Previous reports have suggested that the thermoplastic nature of the material from which the i-gel cuff is manufactured may conform to the laryngeal anatomy as it approaches body temperature.1 ,2 The sealing pressure of i-gel is suggested to improve over time, which might be due to the thermoplastic property of the cuff which may form a more efficient seal around the larynx after warming to body temperature.6 ,7 These reports noted that the sealing pressure appeared to improve over time, suggesting that the i-gel formed a more efficient seal around the larynx after warming to body temperature. In a previous study which used muscle relaxants, the sealing pressure was higher and leak volume smaller after prewarming the i-gel to 42°C.5

The hypothesis tested in this study was that prewarming of i-gel to 42°C would enable the cuff to fit the pharyngeal structure more quickly than if it was stored at room temperature in both non-paralysed, sedated patients. However, we found that the warmed i-gel did not significantly increase successful airway management with a high sealing pressure, in the absence of muscle relaxants. One possible reason is the administration of muscle relaxants which may be attributed to changes in the pharyngeal space.8 Since muscle relaxants reduce the pharyngeal space and occasionally collapse the upper airway, the fit of the i-gel might be partially augmented by muscle relaxation.8 ,9 It may be worth evaluating the effects of muscle relaxants on the insertion success rate and sealing pressure of i-gel in a future study.

SGDs are suited for difficult airway management, especially in a ‘cannot intubate, cannot ventilate’ situation.10 Furthermore, SGDs are used in emergent airway management during resuscitation or emergent respiratory suppression.11 For example, the sedation guidelines of the American Society of Anesthesiologists indicate that SGDs are useful for airway rescue in oversedated patients.12 Furthermore, airway management is considered as an essential element of both in-hospital and out-of-hospital cadiopulmonary resuscitation. Tracheal intubation is the most widely used method for airway management, but is considered difficult for occasional users.13 The AHA-ACLS guidelines emphasise continuous chest compression, and avoiding interruptions as much as possible, even for airway management.14 However, the guidelines do not recommend tracheal intubation for all rescuers, but rather suggest SGDs as alternatives.15 In emergent situations, such as oversedation or resuscitation, patients are not paralysed by muscle relaxants. Our data suggest that prewarming of i-gel is not needed for emergent airway management for non-paralysed patients.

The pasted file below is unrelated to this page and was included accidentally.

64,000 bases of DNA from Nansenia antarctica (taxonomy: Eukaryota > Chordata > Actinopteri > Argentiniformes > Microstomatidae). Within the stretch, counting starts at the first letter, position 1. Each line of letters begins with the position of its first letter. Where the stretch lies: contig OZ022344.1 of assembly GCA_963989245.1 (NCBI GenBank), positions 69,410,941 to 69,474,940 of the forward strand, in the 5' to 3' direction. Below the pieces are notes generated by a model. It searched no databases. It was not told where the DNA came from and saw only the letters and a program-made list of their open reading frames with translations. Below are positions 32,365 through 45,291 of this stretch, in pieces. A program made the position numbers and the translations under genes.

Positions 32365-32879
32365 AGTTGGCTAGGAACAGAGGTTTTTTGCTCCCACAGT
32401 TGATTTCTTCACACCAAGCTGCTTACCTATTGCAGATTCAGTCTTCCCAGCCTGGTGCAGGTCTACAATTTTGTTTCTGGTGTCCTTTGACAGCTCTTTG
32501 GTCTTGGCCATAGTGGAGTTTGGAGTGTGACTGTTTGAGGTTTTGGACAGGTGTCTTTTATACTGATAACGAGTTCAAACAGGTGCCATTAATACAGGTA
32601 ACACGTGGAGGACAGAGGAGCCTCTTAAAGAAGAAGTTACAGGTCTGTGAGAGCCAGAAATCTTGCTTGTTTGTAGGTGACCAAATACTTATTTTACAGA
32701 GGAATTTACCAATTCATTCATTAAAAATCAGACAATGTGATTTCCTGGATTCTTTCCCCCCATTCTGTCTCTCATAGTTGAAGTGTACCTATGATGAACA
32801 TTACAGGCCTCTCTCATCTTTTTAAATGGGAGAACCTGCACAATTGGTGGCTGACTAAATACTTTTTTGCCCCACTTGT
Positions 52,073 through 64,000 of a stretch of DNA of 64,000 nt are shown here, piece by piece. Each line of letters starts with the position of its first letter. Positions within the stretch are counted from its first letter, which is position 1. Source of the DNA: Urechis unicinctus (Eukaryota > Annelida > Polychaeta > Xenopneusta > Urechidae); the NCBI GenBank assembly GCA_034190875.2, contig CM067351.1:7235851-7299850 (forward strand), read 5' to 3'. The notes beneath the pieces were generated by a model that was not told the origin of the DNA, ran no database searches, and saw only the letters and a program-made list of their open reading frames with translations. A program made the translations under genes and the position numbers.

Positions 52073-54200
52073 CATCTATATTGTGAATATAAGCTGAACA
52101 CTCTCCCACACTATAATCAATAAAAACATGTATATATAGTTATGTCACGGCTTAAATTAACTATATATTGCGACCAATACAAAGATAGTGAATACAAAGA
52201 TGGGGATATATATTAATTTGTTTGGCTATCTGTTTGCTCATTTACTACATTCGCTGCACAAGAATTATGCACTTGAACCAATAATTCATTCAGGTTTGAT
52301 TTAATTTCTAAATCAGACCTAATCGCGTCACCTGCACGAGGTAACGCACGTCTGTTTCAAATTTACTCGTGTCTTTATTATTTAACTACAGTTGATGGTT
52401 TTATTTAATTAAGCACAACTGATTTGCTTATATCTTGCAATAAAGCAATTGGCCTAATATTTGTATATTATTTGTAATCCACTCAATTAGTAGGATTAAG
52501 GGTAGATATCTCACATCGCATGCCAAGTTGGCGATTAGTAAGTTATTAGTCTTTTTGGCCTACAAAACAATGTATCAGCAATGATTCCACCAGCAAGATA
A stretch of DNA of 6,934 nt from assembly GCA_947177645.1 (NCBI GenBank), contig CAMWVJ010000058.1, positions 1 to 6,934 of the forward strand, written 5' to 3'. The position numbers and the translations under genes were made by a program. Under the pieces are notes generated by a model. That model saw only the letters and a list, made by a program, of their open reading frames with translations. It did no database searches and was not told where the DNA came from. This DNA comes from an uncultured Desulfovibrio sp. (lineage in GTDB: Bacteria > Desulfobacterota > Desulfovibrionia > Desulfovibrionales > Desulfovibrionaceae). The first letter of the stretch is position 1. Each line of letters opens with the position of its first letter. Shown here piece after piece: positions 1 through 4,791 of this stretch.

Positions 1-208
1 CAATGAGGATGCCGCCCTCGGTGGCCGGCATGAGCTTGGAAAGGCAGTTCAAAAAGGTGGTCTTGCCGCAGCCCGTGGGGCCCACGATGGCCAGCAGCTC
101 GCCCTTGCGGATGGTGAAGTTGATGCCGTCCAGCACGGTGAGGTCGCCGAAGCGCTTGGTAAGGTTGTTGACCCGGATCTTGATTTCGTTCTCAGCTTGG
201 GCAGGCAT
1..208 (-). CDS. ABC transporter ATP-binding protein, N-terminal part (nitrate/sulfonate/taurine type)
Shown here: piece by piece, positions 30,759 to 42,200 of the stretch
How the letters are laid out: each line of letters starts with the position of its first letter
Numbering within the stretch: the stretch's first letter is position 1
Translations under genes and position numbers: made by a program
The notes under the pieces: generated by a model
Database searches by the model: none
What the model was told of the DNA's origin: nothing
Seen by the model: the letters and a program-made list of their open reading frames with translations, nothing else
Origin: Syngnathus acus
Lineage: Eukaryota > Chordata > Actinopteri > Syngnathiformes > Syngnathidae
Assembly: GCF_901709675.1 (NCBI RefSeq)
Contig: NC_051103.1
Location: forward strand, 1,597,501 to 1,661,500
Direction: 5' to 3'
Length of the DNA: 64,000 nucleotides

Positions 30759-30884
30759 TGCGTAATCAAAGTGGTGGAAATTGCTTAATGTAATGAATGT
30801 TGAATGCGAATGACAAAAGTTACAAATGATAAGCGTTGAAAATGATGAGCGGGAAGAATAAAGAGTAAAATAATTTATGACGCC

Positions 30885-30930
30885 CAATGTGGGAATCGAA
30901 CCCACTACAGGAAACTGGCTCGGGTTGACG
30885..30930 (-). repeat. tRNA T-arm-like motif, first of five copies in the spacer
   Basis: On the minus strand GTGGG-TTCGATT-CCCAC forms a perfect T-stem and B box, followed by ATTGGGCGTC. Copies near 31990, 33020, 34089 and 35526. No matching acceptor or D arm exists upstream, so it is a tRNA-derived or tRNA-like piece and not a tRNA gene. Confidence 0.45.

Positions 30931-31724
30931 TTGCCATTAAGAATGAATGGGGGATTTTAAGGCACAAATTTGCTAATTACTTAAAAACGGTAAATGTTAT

This study has several limitations. First, we performed the power analysis based on a previous study with a muscle relaxant. Power analysis based on without muscle relaxation may provide more practical number. The study may be underpowered as the power analysis was based on a previous study using a muscle relaxant, and the fit of the i-gel might be partially augmented by muscle relaxation. Also, the number of additional cases for missing cases may be relatively small. Second, sealing pressure was measured only once immediately after insertion and sealing may have improved over time. Subsequent sealing pressure monitoring may clarify the effect of i-gel prewarming. Third, as this study was conducted at a single institute, a multicentre study or a meta-analysis would clarify the utility of prewarming of i-gel. Fourth, we did not fix the dose of anaesthetic drugs which may yield a non-blinded bias.

In conclusion, we found that the prewarmed i-gel did not provide a higher success rate for insertion or higher sealing pressure in non-paralysed, sedated patients who were not treated with muscle relaxants, as compared with i-gel kept at room temperature.


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  • Contributors NK designed the study, analysed the data and wrote the manuscript. IN designed and conducted the study. ST conducted the study and analysed the data. TM designed the study and wrote the manuscript.

  • Funding Financial support for the study was provided by the authors’ institutions.

  • Competing interests None.

  • Patient consent Obtained.

  • Ethics approval Hokusetsu General Hospital Ethical Committee.

  • Provenance and peer review Not commissioned; externally peer reviewed.

  • Data sharing statement No additional data are available.